I’ve recently been training a new editor, and, in addition to various rules that must be followed for different clients, many of our discussions revolve around the use of keywords. While keywords are still important, this isn’t necessarily the best way to think about optimizing content — before it can be effectively optimized, content must be compelling, and as search engines keep getting smarter, that’s truer now more than ever.
As an editor, it’s a bit too easy for me to look at words as separate, individual building blocks rather than taking in an entire sentence or paragraph. The fixation on spelling, grammar, and word choice can overshadow the larger value of a sentence and the points being made — and this danger becomes even more pronounced when editing content with optimization in mind.
So how do you remain an effective editor focused on the small stuff, while still evaluating content for SEO?
It’s a Matter of Trust
Launch’s Editor-in-Chief recently passed along this excellent video from the Moz Blog on keywording, and as I watched it a deceptively simple thing occurred to me: effectively optimizing content is largely a matter of trusting your readers.
Think of it this way: when you’re having a conversation with someone, you trust that they’ll be able to understand what you’re talking about and maintain interest without you mentioning the subject repeatedly. Such is the case with SEO, too — while overloading a page with keywords may have been effective at the turn of the century, search engines have gotten much smarter and more intuitive since then. If you want to tell somebody about your sweet new car, you’re not going to shout it’s name and model year again and again in the hope of convincing your friend that it’s awesome — you’re going to mention the vehicle’s name when appropriate while talking about why it’s so great.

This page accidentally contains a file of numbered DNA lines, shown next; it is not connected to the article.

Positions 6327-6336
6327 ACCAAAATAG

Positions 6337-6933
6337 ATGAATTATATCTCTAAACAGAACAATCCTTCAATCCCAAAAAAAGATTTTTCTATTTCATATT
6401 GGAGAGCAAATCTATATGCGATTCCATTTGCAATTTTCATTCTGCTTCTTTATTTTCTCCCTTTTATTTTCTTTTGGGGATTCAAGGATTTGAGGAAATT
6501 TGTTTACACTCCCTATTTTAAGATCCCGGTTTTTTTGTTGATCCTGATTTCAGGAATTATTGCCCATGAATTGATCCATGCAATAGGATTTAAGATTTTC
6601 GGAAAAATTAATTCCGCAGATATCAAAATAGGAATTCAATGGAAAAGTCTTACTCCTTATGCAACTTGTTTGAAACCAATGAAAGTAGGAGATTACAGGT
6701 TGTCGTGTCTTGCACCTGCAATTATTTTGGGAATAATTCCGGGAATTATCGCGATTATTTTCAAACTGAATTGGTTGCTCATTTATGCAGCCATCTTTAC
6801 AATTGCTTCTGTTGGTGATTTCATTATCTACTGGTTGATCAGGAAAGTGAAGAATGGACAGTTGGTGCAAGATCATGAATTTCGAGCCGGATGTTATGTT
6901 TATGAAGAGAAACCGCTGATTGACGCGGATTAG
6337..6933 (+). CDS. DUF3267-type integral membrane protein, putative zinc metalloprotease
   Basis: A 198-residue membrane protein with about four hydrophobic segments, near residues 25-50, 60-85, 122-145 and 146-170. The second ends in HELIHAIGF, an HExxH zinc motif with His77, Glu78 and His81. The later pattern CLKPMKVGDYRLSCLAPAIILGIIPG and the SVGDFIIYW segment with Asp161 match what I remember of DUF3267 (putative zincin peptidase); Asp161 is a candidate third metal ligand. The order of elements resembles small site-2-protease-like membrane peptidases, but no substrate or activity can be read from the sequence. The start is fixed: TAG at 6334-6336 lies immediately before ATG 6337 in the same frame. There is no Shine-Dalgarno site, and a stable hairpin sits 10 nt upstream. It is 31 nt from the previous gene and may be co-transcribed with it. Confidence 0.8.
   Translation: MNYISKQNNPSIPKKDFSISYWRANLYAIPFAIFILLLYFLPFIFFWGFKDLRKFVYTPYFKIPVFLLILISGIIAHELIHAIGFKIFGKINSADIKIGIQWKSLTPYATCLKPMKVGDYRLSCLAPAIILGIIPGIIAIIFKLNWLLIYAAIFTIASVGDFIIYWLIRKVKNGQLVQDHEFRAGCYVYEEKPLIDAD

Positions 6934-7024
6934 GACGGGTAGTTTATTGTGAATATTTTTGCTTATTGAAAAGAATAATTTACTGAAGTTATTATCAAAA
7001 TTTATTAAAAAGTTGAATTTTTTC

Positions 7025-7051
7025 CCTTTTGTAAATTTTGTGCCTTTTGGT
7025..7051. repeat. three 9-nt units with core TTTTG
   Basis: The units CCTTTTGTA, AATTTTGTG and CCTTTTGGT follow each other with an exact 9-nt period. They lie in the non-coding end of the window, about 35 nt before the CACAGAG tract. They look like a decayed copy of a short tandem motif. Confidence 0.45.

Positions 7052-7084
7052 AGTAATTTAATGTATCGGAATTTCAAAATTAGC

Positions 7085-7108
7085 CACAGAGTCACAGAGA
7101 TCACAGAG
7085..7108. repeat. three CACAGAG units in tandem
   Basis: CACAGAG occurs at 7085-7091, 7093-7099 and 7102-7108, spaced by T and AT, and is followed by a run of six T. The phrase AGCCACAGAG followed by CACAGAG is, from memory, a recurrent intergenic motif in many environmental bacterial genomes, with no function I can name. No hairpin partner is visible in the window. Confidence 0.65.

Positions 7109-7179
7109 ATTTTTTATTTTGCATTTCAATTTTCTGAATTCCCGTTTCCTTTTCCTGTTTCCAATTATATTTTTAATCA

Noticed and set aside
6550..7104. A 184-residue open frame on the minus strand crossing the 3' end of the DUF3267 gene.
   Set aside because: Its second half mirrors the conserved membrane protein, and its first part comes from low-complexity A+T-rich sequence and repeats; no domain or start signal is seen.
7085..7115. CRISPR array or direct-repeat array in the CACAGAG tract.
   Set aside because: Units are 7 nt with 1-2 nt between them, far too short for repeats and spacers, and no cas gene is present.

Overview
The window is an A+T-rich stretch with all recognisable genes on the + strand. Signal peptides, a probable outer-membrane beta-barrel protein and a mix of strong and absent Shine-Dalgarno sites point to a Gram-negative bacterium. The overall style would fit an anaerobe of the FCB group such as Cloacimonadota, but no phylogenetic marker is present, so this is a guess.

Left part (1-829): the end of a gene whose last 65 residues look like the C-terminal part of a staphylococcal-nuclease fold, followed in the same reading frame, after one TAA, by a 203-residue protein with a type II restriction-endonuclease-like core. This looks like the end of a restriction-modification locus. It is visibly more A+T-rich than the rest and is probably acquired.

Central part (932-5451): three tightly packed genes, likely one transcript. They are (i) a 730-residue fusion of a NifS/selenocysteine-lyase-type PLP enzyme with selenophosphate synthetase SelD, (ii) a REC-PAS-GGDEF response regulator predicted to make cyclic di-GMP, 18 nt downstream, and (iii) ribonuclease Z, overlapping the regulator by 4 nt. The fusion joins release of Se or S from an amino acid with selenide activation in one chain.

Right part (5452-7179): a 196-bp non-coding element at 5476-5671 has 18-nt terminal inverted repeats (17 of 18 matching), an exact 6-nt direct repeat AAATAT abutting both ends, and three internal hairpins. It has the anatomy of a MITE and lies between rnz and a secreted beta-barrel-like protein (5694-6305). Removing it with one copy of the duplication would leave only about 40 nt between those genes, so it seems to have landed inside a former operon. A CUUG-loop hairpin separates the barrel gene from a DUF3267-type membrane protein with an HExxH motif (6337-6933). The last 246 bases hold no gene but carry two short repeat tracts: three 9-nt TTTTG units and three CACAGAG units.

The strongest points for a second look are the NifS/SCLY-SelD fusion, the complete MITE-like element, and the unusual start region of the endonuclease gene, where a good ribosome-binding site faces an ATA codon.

I would argue that the why is the most important part. If a reader visits a page and finds an ocean of keywords with scraps of content in between, or if they’re brought to a page with only a tangential relation to what they’re looking for, they’re going to feel cheated and leave. Just as you build conversational credibility over the course of a dialogue, you also build credibility for your website with substantive, interesting content.
As you build unique, specific content for your site, you’ll also start to see the benefits of creating network connectivity between various terms and phrases. By building out more and more content that offers genuinely useful information on your products and services, you’ll automatically create the opportunity to transfer link equity from page to related page across your site. You’ll also create more opportunities to show up in search for specific questions and queries, which in turn translates to more opportunities for inbound links and social shares. Think of it like effective word-of-mouth advertising, but for the digital age.
The Takeaway of Natural SEO Practices
Certainly, there are important technical considerations to effectively optimizing your content. My point is that it’s easy to over-think SEO practices, and doing so can sabotage your efforts. Make valuable content, optimize it naturally for your readers, and trust the search engines to help those readers find it.